The Placozoa is usually considered to have only one species, Trichoplax adhaerens, but there is enough genetic diversity that it is possible that there are multiple, morphologically similar species.
Although they were first discovered in 1883, a common name does not exist for the taxon. The scientific name literally means "flat animals".
Trichoplax is a small, flattened, animal around a millimetre across. Like an Amoeba, it has no regular outline, although the upper surface is always flattened. The body consists of an outer layer of simple epithelium enclosing a loose sheet of cells. The epithelial cells bear flagella, which the animal uses to help it creep along the seafloor. Between these layers is the fiber syncytium, a liquid-filled cavity strutted open by star-like fibers.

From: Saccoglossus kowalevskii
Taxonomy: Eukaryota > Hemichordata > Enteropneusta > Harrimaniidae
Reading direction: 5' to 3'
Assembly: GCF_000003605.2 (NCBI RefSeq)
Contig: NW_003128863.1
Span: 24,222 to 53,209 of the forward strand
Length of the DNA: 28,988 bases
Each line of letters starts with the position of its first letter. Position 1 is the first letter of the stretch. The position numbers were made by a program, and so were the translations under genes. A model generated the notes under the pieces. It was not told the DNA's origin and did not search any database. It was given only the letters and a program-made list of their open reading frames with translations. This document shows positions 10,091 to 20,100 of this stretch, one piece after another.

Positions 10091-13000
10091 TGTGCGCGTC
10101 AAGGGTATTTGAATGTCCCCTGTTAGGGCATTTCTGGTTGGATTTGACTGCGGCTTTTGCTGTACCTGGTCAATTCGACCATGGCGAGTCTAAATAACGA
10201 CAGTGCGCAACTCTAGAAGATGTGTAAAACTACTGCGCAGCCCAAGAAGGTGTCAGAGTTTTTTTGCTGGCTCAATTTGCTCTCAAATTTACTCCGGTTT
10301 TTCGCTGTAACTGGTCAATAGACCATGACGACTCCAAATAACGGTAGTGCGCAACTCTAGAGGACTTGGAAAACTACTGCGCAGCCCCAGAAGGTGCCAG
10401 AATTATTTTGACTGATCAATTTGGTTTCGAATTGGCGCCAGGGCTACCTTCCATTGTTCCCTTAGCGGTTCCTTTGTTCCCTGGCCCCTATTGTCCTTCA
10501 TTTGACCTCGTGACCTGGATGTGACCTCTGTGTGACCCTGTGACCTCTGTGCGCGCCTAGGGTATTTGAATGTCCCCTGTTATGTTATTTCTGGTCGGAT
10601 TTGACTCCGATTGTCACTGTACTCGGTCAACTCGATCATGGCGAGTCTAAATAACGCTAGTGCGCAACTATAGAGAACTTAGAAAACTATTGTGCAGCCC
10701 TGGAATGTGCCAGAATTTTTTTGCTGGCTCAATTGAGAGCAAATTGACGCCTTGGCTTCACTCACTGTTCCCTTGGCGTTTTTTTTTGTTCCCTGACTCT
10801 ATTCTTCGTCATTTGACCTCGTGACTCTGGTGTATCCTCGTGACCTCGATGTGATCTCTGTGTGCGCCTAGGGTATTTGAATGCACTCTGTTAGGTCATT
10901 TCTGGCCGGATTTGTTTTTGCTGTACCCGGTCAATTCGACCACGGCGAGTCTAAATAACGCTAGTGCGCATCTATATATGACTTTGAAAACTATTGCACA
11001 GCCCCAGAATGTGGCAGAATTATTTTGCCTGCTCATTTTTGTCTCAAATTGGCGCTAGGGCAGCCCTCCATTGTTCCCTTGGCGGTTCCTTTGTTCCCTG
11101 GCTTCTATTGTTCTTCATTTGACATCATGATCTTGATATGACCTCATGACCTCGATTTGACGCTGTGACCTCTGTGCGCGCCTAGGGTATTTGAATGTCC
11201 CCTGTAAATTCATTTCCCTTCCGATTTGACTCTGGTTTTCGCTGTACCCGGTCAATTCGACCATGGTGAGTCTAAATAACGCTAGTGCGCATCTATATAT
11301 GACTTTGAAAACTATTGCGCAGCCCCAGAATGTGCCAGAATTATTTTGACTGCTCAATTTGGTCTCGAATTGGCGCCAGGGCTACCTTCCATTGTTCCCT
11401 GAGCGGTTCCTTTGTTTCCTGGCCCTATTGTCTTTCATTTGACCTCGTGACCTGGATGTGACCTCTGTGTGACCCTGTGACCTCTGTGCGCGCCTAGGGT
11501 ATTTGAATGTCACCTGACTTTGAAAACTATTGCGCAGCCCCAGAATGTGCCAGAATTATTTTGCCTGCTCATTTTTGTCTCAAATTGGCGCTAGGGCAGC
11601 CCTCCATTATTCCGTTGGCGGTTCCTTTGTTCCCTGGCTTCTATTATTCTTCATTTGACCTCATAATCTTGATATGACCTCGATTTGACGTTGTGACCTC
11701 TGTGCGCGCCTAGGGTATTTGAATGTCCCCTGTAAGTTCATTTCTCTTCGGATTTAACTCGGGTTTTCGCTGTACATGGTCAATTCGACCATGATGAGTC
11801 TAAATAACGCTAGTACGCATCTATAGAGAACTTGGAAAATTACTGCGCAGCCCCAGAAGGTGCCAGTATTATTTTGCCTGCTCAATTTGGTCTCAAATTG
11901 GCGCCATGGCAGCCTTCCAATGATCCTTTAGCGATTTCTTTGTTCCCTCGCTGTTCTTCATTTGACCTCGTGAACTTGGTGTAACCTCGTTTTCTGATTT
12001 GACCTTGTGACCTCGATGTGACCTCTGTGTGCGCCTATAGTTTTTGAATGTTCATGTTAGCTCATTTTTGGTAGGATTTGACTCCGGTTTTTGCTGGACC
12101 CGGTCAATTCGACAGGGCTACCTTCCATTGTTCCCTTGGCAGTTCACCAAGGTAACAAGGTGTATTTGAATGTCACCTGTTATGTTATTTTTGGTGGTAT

Trichoplax feed by absorbing food particles—mainly microbes—with their underside. They generally reproduce asexually, by dividing or budding, but can also reproduce sexually. Though Trichoplax has a small genome in comparison to other animals, nearly 87% of its 11,514 protein-coding genes are similar to known genes in other animals.
In the 1960s and 1970s renewed interest among researchers led to the discovery that the animals people had been studying are adults, not larvae. This newfound interest also included study of the organism in nature (as opposed to aquariums).
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- Rüdiger Wehner & Walter Gehring (2007). Zoologie (in German) (24th ed ed.). Stuttgart: Thieme. p. p696.CS1 maint: extra text (link)
- UC Berkeley: Introduction to Placozoa
- T. Syed and B. Schierwater (2002). "Trichoplax adhaerens: discovered as a missing link, forgotten as a hydrozoan, re-discovered as a key to metazoan evolution" (PDF). Vie Milieu. 52 (4): 177–187.